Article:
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Joe McCulloch is here with his usual Tuesday guide to the Week in Comics!, running down all the most interesting-sounding comics new to stores. This week, he particularly highlights Barbara Yelin's Irmina and, of course, Chester Brown's much anticipated Mary Wept Over the Feet of Jesus.

This week marks the release of a new work by Chester Brown, and with it a volume of supplementary text unseen in Canadian comics since Cerebus closed up shop at century's dawn. Over approximately 97 pages at the rear of the book, we are treated to an Afterword, Acknowledgements, notes on the comics, a 20-page addendum comic, notes on the Afterword, notes on the addendum comics, and then notes on prior notes, along with a 55-item Bibliography... or so it is in the uncorrected proof Drawn and Quarterly sent me. Maybe he's added more. As a reader, I tend to put each portion of the animal to use, and in this sense, coupled with the 'seriousness' of the religious topic, I think the book will be received as sort of a hybrid work, as was Brown's preceding Paying for It. It probably should be. Nonetheless, in the spirit of Christian charity, I will suggest that you -- the I-will-now-presume-sympathetic reader -- temporarily excerpt your initial experience with the book to the preceding 170 (or so) pages of comics, because they function in much their own self-sufficient manner, and actually register as far more pleasing without the interjection of the artist's prose reflections.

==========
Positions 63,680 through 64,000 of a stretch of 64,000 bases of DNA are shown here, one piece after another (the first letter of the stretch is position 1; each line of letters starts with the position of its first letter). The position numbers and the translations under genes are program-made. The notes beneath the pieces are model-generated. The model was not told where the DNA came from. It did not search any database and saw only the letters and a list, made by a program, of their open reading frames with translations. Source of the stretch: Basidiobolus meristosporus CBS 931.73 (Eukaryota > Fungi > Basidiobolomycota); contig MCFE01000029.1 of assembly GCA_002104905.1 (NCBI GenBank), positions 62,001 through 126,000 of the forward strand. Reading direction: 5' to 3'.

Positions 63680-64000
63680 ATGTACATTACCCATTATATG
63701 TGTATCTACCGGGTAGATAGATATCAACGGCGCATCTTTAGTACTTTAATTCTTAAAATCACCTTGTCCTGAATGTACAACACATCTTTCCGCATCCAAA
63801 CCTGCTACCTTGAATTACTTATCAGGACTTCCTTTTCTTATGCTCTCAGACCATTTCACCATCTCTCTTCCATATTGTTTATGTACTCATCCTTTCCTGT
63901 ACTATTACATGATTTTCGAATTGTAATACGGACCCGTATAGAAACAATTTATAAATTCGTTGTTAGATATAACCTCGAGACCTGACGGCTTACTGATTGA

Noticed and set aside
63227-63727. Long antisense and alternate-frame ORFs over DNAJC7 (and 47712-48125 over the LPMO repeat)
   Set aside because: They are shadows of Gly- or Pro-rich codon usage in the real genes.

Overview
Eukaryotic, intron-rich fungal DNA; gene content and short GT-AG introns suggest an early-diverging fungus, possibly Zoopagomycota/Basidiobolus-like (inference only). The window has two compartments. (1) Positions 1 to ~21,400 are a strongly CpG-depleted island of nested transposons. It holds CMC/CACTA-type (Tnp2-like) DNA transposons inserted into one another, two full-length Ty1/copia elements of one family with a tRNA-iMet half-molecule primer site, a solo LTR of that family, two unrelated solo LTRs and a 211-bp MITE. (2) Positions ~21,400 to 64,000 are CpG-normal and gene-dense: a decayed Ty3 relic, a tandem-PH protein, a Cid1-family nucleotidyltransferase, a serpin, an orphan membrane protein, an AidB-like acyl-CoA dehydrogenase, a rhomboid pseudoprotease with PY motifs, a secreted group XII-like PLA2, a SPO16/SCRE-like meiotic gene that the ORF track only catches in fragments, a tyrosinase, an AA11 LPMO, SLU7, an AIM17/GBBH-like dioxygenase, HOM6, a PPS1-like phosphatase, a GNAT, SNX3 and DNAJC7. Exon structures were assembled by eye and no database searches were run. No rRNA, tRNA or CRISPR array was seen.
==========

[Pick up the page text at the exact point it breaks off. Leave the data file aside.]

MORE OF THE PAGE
Meanwhile, elsewhere:

Riad Sattouf's Arab of the Future has won the Los Angeles Times Book Prize.

Mark Evanier remembers the just-departed Leonard Brenner, former production manager and art director of Mad magazine.

"The Beard" (that was his nickname) didn't write or draw articles in the same way as most MAD contributors you could name but he touched almost every page between 1958 when he joined the magazine and 1995 when he retired. Aside from publisher William M. Gaines, Lenny's name appeared on MAD's masthead more than anyone else's.

—Gil Roth interviews David Leopold, biographer of Al Hirschfeld.

Hirschfeld is an artist who discovered what he wanted to do early on, and works at it his whole life and gets better and better at it.


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